Textbooks in our subspecialty have evolved from Steve Ettinger's and Peter Suter's original Canine Cardiology to Larry Tilley's textbook on electrocardiology, to various manuals and series volumes about cardiology, to highly comprehensive textbooks of small animal cardiology authored by Phil Fox, Dave Sisson and Sydney Moise and by Mark Kittleson and Richard Kienle. Although not devoted solely to cardiology, John Bonagura's Kirk's Current Veterinary Therapy, Steve Ettinger's Textbook Veterinary Internal Medicine, and Larry Tilley and Frank Smith's 5-Minute Veterinary Consult place cardiology within the reach of the generalist.
All of the above is history, all but the deaths have been good; but what's left to do? What are the holes? Why is it that we have only a single drug-enalaprill-on file with the FDA as safe and efficacious for treatment of heart disease in dogs... and none in cats? Digitalis and furosemide are approved, but without proof of safety or efficacy. Why is it that we do not have criteria, based upon evidence, for precisely when and if, to treat ventricular arrhythmias? Will we ever know which cardiomyopathic cats should be treated with nothing, beta blockers, calcium channels blockers, and/or ACE-inhibitors... alone or in combination? What are the criteria for exactly when-and with what-to treat mitral regurgitation or dilated cardiomyopathy? How many multicenter clinical trials have been conducted to establish safety and efficacy, or even the correct dose? Although it may be medically proper, I truthfully doubt that the dose-range for furosemide should be between 1 and 4 mg/kg from q6h to q8h-a 12-fold range!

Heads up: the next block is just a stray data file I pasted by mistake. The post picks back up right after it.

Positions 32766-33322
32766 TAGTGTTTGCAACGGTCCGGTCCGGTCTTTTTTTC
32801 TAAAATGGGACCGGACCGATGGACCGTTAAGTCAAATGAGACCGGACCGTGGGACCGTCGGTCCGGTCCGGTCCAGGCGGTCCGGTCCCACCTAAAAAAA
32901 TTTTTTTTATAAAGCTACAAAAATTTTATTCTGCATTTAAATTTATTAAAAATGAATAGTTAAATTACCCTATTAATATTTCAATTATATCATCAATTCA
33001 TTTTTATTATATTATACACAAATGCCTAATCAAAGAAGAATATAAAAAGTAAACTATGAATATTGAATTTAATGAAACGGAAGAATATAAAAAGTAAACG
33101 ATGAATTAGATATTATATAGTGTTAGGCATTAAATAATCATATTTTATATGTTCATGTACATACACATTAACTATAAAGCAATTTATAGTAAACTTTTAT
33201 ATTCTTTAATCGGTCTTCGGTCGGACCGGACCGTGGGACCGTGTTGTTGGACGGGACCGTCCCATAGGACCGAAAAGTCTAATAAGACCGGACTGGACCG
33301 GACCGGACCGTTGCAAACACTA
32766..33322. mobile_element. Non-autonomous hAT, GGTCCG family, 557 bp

What is the normal blood pressure in cats and dogs? What is the influence of age, sex and breed? What is the "white coat" influence? How many normal cats have been studied by echo to determine normal limits for wall thickness? And how was normalcy confirmed? What are the sensitivity and specificity of echocardiography for identifying hypertrophic cardiomyopathy in cats? How many ventricular premature depolarizations, and of what form, are considered normal in Boxers... or any other breed? Should a systolic murmur auscultated in a young Golden Retriever be interpreted differently from the same murmur heard in a young Cocker Spaniel? From where do all of the "Doppler-silent" murmurs arise in cats? What degree of mitral and/or tricuspid regurgitation identified by Doppler interrogation in horses and dogs is normal?
Have we forsaken electrocardiography? If we spent 'half the time on electrocardiography as on echocardiography, could the ECG become useful for quantifying and prognosticating cardiovascular events? Is "lone" atrial fibrillation in horses really innocent? Why are there no ECG criteria for identifying atrial or ventricular enlargement in animals with more complete penetration of Purkinje fibers? Is it true that electrocardiographic criteria for identifying left ventricular hypertrophy in dogs and cats is so bad as compared with humans? Why, despite evidence to the value of thoracic leads, do so few veterinarians obtain thoracic leads? How many of us are bothered by these questions, and if so, what are we doing to rectify our inadequacies?